Fiber-optic connector shipments to soar as prices plummet

Fiber-optic connector shipments to soar as prices plummet

The volume of fiber-optic connectors sold from 1994 to 1999 is predicted to jump 150% at decreasing prices because numerous suppliers are competing in a restricted market

Based on market projections from 1993 through 1999, the U.S. fiber-optic connector market is expected to steadily increase in shipments and continually decrease in costs because of the demand for singlemode plugs in telecommunications and cable-TV applications and for multimode plugs in backbone systems and horizontal wiring.

Higher shipments of multimode plugs are forecast, however, because private network providers prefer them for short-distance links. Declining connector prices are partially the result of more efficient plug designs and joining techniques, but the underlying impetus for cheaper prices is competition--numerous suppliers struggling in a limited market.

Sales slated to rise

The volume of fiber-optic connectors sold in the United States is calculated to jump from 20 million plugs in 1994 to more than 50 million plugs in 1999--a 150% climb. During the same period, connector sales are anticipated to ascend 69% from $128 million in 1994 to $215 million in 1999.

In 1994, the fiber-optic connector market increased 14% over the $113 million achieved in 1993--but down from the 17% upswing attained from 1989 to 1993. During 1995, the connector market should rise 12%, to $144 million. This data refers only to the sales of connector plugs--the unmated male ends--and does not include sleeves or adapters.

The 1994 connector market grabbed approximately 72% of the $268 million market for interconnect hardware. Including cable assemblies, the interconnect market is forecast to grow to $472 million in 1999.

The multimode connector market is gauged to sprout at a compound annual growth rate of 14%, from $71 million in 1994 to $135 million in 1999. During the same time, the singlemode market should expand at a 7% growth rate, from $57 million in 1994 to $80 million in 1999.

According to Charles Xu, analyst at Kessler Marketing Intelligence in Newport, RI, the shipment of singlemode and multimode connectors is expected to grow at the same annual average rate of slightly more than 20% from 1994 throughout 1999, although they started from different bases. The key issue is connector cost, according to Xu. "Singlemode connectors, switching from biconic, D4 and FC types to the less-expensive SC type, are exhibiting a faster price-decreasing mode compared to multimode plugs. Consequently, there is a dramatic difference in the growth rate of multimode and singlemode connectors, with the multimode market outgrowing the singlemode market by an annual average rate of 7% from 1994 to 1999," he adds.

Rapid developments

The U.S. fiber-optic connector market is changing markedly because of rapid developments in product technology, shifting application patterns and tough competition. Vendors clash not only in supplying a variety of connector products, but also in reducing costs through design and material changes and installation improvements.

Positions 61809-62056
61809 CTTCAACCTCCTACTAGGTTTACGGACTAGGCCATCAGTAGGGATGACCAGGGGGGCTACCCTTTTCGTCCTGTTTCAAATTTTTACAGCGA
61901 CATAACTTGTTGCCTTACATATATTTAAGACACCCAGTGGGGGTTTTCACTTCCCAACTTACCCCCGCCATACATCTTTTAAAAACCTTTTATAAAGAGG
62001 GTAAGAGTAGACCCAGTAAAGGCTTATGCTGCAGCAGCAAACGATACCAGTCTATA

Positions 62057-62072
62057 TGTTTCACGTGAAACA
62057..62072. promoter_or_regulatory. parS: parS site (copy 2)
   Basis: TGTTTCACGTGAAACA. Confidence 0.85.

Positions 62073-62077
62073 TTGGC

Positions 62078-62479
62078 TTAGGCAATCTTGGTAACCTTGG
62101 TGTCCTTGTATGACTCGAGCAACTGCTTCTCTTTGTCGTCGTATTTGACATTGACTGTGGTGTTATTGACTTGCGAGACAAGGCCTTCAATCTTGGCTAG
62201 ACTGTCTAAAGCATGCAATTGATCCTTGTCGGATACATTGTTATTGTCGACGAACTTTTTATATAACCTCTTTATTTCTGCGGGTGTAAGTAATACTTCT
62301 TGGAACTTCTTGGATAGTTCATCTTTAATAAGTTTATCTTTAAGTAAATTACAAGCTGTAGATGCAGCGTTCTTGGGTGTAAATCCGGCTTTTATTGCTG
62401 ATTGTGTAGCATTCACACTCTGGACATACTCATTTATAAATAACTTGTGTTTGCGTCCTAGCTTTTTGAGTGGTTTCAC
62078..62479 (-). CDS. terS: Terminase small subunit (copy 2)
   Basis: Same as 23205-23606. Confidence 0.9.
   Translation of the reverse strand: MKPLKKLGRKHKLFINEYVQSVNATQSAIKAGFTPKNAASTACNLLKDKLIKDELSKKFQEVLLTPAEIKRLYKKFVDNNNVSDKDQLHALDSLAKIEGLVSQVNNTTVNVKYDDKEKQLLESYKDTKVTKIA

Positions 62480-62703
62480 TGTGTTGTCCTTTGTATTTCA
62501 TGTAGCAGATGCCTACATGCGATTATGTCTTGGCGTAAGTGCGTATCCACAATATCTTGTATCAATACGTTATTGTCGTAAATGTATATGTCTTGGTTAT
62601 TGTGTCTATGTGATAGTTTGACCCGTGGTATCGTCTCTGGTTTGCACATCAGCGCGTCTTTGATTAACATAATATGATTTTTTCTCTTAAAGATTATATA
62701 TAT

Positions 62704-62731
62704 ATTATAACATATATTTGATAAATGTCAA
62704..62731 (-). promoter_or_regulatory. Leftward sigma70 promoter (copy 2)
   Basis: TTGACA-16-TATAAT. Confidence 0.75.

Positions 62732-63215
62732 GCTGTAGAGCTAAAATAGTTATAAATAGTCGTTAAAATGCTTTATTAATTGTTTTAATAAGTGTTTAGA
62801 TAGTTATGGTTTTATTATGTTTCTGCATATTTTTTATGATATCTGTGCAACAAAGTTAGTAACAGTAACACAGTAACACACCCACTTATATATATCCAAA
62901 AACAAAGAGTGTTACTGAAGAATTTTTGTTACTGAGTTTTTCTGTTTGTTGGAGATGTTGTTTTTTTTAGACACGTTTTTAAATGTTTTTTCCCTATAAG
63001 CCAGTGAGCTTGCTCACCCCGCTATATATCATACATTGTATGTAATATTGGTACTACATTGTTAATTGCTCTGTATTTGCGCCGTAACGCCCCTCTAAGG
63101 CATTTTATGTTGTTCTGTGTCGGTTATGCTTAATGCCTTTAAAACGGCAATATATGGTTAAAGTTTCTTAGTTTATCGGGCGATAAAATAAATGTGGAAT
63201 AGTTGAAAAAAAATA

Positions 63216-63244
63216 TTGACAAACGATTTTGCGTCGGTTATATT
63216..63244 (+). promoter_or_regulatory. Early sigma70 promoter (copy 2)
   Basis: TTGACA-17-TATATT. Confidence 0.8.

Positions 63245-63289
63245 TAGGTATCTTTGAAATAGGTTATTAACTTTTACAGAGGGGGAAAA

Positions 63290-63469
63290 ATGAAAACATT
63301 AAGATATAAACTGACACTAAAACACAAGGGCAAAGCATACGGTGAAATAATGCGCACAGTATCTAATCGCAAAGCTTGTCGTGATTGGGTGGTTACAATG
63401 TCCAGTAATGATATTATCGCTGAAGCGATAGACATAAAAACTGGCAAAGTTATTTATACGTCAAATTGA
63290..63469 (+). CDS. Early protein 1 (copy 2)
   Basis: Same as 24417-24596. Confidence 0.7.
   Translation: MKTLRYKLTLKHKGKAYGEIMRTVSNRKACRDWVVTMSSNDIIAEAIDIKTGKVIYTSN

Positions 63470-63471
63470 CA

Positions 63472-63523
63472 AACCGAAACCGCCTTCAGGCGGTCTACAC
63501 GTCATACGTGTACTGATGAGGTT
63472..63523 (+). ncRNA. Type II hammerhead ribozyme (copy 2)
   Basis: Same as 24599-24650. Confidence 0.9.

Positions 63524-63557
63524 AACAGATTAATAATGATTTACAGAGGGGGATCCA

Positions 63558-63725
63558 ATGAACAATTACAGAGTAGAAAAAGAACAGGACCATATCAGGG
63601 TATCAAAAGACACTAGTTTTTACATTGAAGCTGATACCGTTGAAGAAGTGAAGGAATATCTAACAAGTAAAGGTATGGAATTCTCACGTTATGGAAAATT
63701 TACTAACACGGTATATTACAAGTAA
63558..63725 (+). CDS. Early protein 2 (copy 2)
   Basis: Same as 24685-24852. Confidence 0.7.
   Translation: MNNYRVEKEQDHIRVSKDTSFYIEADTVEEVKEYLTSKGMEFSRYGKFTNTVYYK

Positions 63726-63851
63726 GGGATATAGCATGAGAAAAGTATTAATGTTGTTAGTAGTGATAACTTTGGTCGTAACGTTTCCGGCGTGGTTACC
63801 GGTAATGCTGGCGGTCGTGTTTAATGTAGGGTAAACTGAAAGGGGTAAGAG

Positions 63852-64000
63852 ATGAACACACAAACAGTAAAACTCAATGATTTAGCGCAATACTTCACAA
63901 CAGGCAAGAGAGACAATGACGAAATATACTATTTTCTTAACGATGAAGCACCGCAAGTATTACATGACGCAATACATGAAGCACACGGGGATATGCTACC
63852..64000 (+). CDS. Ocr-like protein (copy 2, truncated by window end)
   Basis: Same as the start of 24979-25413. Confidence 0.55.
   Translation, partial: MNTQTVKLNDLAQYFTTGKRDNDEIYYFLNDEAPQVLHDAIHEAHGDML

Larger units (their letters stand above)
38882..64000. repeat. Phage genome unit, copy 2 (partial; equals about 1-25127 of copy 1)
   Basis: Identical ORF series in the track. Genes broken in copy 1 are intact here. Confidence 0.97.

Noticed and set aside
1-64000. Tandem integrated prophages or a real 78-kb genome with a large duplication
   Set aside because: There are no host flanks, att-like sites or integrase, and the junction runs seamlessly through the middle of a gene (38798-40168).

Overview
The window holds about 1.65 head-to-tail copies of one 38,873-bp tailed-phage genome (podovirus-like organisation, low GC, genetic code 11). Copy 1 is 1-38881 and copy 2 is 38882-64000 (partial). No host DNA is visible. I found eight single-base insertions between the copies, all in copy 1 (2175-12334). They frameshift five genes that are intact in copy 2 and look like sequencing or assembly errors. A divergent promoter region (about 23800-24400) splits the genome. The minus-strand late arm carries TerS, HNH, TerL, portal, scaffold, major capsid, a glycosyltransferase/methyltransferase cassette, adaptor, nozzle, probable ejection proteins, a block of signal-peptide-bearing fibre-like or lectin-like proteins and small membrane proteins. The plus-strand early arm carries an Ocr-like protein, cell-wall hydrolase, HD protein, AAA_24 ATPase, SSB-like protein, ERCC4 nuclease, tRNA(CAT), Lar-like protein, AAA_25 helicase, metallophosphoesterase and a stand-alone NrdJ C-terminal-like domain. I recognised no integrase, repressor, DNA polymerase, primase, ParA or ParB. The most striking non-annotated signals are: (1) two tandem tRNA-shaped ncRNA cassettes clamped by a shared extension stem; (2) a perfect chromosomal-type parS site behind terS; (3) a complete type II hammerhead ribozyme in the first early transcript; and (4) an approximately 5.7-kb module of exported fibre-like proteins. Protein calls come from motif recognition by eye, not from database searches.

The market changes during the next few years, for example, are anticipated to be influenced by the manufacturing developments of the most expensive part of a fiber-optic connector--the plastic ferrule. Recently, connector suppliers turned to liquid crystal polymer ferrules as low-cost alternatives.

In 1993, more than 40 companies supplied fiber-optic connectors to the U.S. market. Of these, 20 companies supplied more than 95% of all multimode and singlemode connectors shipped. The leading suppliers are AMP Inc., AT&T Network Cable Systems, 3M Specialty Optical Fibers and Siecor Corp. Other top suppliers include Molex Fiber-optic Interconnect Technologies Inc., Methode Electronics Inc. and ADC Telecommunications Inc.

The 16.2 million-unit U.S. connector market formed 52% of the worldwide fiber-optic connector market in 1993. However, this percentage is predicted to drop to 39% in 1999, when the plug volume in the United States is expected to hit 51.1 million. This change should result because the U.S. market in terms of units should grow at a rate of 21% between these years, slightly lower than the world average of 27%.

By 1993, the U.S. market had an installed-base of 68.4 million multimode and singlemode connectors. The installed multimode plugs increased by 186%, from 18.2 million units in 1989 to 52.1 million units in 1993. The installed singlemode plugs increased by 265%, from 4.5 million units in 1989 to 16.3 million units in 1993.

The increase in singlemode plug installations coincides with the growing demand by regional telephone companies for telecommunications network connections. The telephone companies should continue to order high-volumes of connectors for new fiber-in-the-loop and hybrid fiber/coaxial-cable systems. Approximately 75 million singlemode connectors are forecast to be installed in the United States by 1999--360% more than the installed volume in 1993. The volume of multimode plugs installed should approach 200 million units in 1999, or 280% more than the installed volume in 1993.

Multimode sales should rise from $60.5 million in 1993 to $134.6 million in 1999, a 123% rise. Singlemode sales should rise 54% from $52.1 million in 1993 to $80.4 million in 1999. The annual growth rates from 1993 to 1999 are expected to be 14% for multimode and 7% for singlemode. In 1994, multimode sales should reach $70.9 million; singlemode sales, $57.4 million. u

This article was abstracted from the report: The U.S. Fiber-optic Connector Market: 1994-1999, produced by Kessler Marketing Intelligence in Newport, RI.

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